Normal bladder function is represented by:
- a frequency 4-6 per day (0-1 at night);
- 1-2 cups of urine (250-500mls) are passed;
- voiding can be deferred until convenient;
- urine is passed in a steady continuous stream until bladder is empty
- no leakage between visits to the toilet.
There are two main types of urinary incontinence: stress and urge incontinence. In some instances both types of incontinence can occur though the cause for each is different.
Stress incontinence leads to leakage of urine when the pressure in the abdomen is higher than the sphincter (muscle closing the bladder outlet) pressure. Normally, contraction of the pelvic floor muscles compresses the urethra [bladder outlet] and prevents loss of urine when situations of raised intra-abdominal pressure occur thus preventing urine loss and stress incontinence (1). Urine loss from stress incontinence can happen with sneezing, coughing and during exercise such as lifting, jumping and walking.
Urge incontinence occurs when an uncontrollable need to void urine occurs due to overactivity of the bladder wall muscle. Typically this occurs as you put the key in the front door or when water is running. There is generally no weakness in the pelvic floor muscles or muscles controlling the bladder outlet. This is also known as overactive bladder syndrome.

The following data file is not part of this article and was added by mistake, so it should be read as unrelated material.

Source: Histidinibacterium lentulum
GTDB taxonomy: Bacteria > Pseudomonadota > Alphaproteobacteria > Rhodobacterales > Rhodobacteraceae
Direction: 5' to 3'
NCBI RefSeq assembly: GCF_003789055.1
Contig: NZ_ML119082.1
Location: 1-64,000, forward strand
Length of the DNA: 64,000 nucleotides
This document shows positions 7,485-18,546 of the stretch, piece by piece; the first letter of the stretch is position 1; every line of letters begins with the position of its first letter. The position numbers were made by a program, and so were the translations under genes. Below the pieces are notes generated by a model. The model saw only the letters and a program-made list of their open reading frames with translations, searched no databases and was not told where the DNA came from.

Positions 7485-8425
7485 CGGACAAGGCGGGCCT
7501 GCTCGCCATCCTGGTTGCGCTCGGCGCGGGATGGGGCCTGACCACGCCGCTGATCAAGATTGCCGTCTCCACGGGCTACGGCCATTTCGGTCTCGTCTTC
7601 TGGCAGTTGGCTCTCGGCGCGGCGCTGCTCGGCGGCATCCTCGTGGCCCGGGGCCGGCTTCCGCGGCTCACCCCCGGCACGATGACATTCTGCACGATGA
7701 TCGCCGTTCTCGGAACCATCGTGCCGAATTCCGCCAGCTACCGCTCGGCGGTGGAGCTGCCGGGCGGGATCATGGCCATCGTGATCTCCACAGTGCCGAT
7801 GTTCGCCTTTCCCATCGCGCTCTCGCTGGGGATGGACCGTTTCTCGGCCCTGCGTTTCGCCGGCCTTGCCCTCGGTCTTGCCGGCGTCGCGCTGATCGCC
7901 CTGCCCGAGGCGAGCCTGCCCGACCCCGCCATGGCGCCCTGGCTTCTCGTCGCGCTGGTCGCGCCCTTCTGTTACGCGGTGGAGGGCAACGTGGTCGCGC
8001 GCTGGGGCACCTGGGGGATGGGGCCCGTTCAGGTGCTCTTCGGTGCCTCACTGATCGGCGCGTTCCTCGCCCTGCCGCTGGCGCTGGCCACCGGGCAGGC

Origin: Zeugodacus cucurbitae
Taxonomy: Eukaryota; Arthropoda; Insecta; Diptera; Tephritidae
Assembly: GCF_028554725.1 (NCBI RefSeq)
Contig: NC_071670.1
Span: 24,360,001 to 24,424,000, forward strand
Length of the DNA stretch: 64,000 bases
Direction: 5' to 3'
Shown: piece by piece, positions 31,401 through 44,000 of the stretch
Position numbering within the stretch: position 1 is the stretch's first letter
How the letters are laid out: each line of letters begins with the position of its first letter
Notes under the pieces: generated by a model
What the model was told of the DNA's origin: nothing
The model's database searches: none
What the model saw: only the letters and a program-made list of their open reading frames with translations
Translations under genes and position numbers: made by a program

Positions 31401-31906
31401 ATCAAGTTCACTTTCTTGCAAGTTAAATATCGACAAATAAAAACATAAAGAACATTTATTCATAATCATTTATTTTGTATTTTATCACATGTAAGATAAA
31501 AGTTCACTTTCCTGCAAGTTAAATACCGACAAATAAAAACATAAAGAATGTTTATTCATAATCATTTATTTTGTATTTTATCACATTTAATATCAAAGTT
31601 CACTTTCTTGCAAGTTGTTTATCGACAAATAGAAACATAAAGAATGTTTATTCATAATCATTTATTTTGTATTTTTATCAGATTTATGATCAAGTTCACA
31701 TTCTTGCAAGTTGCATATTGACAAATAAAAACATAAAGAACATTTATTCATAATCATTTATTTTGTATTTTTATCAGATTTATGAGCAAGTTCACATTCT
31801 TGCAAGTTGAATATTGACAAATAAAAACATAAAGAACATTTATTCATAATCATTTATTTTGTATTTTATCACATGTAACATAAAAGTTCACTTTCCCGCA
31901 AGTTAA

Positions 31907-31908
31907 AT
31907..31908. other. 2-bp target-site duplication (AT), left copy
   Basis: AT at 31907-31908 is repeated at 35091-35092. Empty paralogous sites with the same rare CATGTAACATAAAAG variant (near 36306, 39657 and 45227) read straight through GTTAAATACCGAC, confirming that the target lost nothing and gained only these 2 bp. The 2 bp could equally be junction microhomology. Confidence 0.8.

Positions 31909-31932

Mixed incontinence occurs when there is muscle weakness and uncontrollable need to void.
There is a high incidence of stress and urge incontinence in the presence of chronic low back pain. This has been shown to be due to poor motor control in the local low back and pelvic floor muscles that work together to control continence as well as to support the spine. Both problems are often treated with transverses abdominus exercises otherwise known as core stabilising exercises.
Prevalence of incontinence
Incontinence is a problem to 35.3% of women. Stress Urinary Incontinence is a problem to 20.8%; urge2.9% and mixed 11.6%.
10.9%; of women who have not had babies find stress incontinence a problem and after their first baby 37.4% of women acquire the problem. 51.9% of women aged over 70 have some form of incontinence.
Management of Stress Incontinence:
Pelvic floor muscle exercises are the most effective method of treating stress incontinence (2). The efficiency of the pelvic floor muscle training can be improved with biofeedback (3) that assists in gaining a stronger contraction of the muscles through visual feedback from real time ultrasound imaging of the pelvic floor muscles or a dial or lights indicating increased pressure on a vaginal probe from pelvic floor muscle contraction. Physiotherapists can assist with achieving pelvic floor muscle contractions which many women find hard to localise. Control of continence is not achieved if all the muscles around the abdomen, pelvic floor and hips are contracted during the pelvic floor exercise so localised muscle training is needed to gain effect.
How to Contract the Pelvic Floor Muscles: